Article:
Approximately 70% of patients have advanced disease at diagnosis, as many are asymptomatic in the early stages, or may present with non-specific symptoms.1 It is difficult to differentiate iCCA from hepatocellular carcinoma or from metastatic disease of other cancers, and pathology expertise is needed to fully examine patient biopsies.1 Biopsies for histological diagnosis need to be of high-quality to enable accurate diagnosis, and, importantly, for molecular profiling, which is recommended in patients with advanced CCA.6,7
On presenting with advanced CCA, the prognosis for patients is poor, with limited treatment options and a rapidly declining quality of life.1,8,9 If patient outcomes are to improve, multidisciplinary expert teams are needed to provide a more comprehensive understanding of an individual’s disease biology. Optimal treatment options can then be determined for a patient’s specific needs.10
The Importance of Biomarkers in Cholangiocarcinoma
The importance of biomarkers in CCA has gained significance more recently as targeted therapies such as fibroblast growth factor receptor (FGFR), isocitrate dehydrogenase (IDH), and TRF (TERF-1 gene) inhibitors have become part of a patient’s treatment strategy, in addition to first-line systemic chemotherapy and second-line folinic acid therapy.1 As one of several rare cancers, Lamarca explained that the incidence rate of CCA, particularly iCCA, is rapidly increasing, stating that “these are not going to be rare cancers forever.” The prognosis for iCCA is very poor with a 5-year overall survival (OS) rate of <20% due to late-stage diagnosis, and there is a high relapse rate.4,11,12 Estimated future incidence projections show that pancreatic cancer, and liver and intrahepatic bile duct cancer will be the second and third most common causes of cancer-related mortality, respectively, by 2040.13
To date, patient selection criteria for clinical trials of targeted therapies has not been dependent upon specific biomarkers, and these trials have not provided the anticipated results. Today, multiple CCA biological pathways are now better understood,14 providing identifiable, targetable alterations for tailored treatments according to specific biomarkers. This progress has enabled a precision medicine approach for patients with CCA, and individualised therapy is now a reality for many.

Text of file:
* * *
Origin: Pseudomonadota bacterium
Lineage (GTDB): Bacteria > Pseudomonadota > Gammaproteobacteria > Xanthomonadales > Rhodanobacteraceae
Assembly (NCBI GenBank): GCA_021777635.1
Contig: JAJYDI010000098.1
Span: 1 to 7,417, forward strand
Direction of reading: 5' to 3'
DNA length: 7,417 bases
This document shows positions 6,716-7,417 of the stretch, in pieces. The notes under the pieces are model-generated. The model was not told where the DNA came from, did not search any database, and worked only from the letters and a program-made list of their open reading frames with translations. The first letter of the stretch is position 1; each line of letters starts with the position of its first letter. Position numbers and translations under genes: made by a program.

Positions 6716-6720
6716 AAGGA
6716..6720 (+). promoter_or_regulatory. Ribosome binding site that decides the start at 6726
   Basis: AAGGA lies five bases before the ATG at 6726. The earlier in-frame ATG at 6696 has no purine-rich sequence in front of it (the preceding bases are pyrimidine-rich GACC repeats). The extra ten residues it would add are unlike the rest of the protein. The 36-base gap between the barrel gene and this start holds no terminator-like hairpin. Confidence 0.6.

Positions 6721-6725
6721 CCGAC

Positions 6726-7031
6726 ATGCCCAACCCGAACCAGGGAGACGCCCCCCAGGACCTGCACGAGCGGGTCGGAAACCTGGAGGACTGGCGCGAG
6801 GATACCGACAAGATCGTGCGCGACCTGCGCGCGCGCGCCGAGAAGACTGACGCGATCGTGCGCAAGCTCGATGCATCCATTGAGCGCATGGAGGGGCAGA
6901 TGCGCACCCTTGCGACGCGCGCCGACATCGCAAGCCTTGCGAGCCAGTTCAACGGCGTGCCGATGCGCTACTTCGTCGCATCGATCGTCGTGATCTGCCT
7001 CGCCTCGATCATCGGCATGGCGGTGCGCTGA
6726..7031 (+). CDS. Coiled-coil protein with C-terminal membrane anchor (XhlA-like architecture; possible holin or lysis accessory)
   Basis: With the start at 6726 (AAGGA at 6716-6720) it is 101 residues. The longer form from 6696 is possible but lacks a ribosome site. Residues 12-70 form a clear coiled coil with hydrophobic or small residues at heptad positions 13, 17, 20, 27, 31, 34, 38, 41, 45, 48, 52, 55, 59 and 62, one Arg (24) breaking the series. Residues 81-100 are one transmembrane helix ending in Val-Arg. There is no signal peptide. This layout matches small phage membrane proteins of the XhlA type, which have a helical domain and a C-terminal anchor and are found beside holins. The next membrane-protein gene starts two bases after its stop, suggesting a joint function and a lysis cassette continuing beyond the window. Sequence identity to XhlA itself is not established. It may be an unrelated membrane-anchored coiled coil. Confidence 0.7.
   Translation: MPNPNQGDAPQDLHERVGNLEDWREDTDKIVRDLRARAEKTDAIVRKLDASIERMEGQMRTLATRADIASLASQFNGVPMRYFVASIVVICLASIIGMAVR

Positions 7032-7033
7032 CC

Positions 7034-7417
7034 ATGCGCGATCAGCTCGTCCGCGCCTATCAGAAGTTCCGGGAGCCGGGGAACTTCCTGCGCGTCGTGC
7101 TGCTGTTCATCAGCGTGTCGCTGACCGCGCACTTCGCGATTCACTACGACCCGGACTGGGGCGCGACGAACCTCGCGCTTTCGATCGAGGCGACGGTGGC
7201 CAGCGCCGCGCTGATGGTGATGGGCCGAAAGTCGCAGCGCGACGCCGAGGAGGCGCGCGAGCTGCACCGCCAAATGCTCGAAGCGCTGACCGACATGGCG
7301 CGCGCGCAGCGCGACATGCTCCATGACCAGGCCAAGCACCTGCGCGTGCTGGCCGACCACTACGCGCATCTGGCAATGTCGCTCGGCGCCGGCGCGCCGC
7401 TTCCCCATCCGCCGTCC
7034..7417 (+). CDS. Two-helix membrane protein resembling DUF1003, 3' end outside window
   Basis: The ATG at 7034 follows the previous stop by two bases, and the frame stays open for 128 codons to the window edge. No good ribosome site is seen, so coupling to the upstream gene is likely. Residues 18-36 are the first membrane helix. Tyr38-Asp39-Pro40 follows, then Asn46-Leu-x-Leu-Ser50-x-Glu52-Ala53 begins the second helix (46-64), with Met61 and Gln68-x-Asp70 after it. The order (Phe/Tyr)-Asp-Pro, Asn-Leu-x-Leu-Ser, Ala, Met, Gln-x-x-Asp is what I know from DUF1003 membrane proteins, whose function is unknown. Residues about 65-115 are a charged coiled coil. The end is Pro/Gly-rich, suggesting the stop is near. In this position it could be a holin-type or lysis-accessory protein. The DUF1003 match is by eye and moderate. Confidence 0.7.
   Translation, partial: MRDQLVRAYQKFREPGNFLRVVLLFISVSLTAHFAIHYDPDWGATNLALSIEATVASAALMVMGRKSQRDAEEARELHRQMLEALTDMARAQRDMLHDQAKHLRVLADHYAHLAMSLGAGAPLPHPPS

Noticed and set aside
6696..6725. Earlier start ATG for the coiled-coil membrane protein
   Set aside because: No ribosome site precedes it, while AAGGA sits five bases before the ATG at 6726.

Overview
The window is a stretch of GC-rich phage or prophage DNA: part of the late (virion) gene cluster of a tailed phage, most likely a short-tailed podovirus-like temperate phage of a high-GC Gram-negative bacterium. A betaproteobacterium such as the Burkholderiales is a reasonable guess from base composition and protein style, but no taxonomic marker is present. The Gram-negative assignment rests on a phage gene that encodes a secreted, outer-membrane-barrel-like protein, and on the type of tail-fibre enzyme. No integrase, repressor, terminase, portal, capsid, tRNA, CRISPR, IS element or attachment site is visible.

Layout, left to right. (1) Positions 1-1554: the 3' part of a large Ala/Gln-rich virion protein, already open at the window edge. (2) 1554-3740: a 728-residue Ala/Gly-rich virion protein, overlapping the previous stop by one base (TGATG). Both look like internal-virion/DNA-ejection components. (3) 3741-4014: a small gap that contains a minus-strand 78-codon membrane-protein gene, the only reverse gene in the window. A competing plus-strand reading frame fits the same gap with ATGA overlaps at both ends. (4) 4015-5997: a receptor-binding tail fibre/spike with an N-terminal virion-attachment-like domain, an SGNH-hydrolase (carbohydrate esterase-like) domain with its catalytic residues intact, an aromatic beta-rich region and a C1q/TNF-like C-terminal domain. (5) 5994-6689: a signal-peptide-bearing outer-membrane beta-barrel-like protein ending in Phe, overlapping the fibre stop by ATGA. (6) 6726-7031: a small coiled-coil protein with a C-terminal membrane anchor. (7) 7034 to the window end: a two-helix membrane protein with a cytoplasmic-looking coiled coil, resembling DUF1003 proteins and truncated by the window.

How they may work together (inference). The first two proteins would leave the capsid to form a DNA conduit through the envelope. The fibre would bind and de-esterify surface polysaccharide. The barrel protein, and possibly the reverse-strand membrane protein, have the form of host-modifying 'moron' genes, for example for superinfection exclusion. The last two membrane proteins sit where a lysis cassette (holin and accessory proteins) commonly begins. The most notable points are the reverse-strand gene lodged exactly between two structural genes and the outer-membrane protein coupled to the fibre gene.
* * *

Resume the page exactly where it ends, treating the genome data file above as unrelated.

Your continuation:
Generally, mutations across biliary tract cancers (BTC) are highly variable with differences identified between iCCA and eCCA, as well as in mutations associated with gallbladder cancer. The main identified targetable alterations in iCCA are IDH1 and FGFR, which are the most understood targets to date, whereas in eCCA these targets are HER2 pathway alterations, for which more data are needed (Figure 1).15 When selecting patients for immunotherapy, Lamarca explained how tumour agnostic approaches are also important, e.g., NTRK fusions or mismatch repair deficiency, as there may be treatments available for patients beyond the established CCA therapies. Focusing on specific biomarkers of BTC, the most frequently found alterations are for iCCA; approximately 15–20% of patients show IDH1 mutations and FGFR2 fusions.15 Although they do exist, BRAF mutations are rarer and, when found, they can be used to offer patients a specific treatment strategy.
Between 10–20% of iCCA cases are IDH1 mutant and with this mutation, there is a gain-of-function enzyme activity promoting tumourigenesis.14 IDH1 inhibitors produce an anti-cancer effect and the randomised Phase III clinical trial of ivosidenib (AG-120),16 a first-in-class, small-molecule targeted inhibitor of mutated IDH1, revealed progression-free survival (PFS) was significantly improved and well tolerated by patients in the treatment arm compared with those in the placebo group. The median PFS rate for ivosidenib was 2.7 months versus 1.4 months for placebo (hazard ratio: 0.37). At 6 months, 32% of patients in the treatment arm were progression-free compared with 0% for the placebo group, and at 12 months the PFS rate was 22% versus 0%, respectively. The median OS adjusted for cross-over of the placebo group to the ivosidenib arm was 10.8 versus 6.0 months with placebo (9.7 months unadjusted). These findings demonstrate the clinical benefit of targeting IDH1 mutations in advanced, IDH1-mutant CCA, and consequently there are patients who would clearly benefit from this treatment.16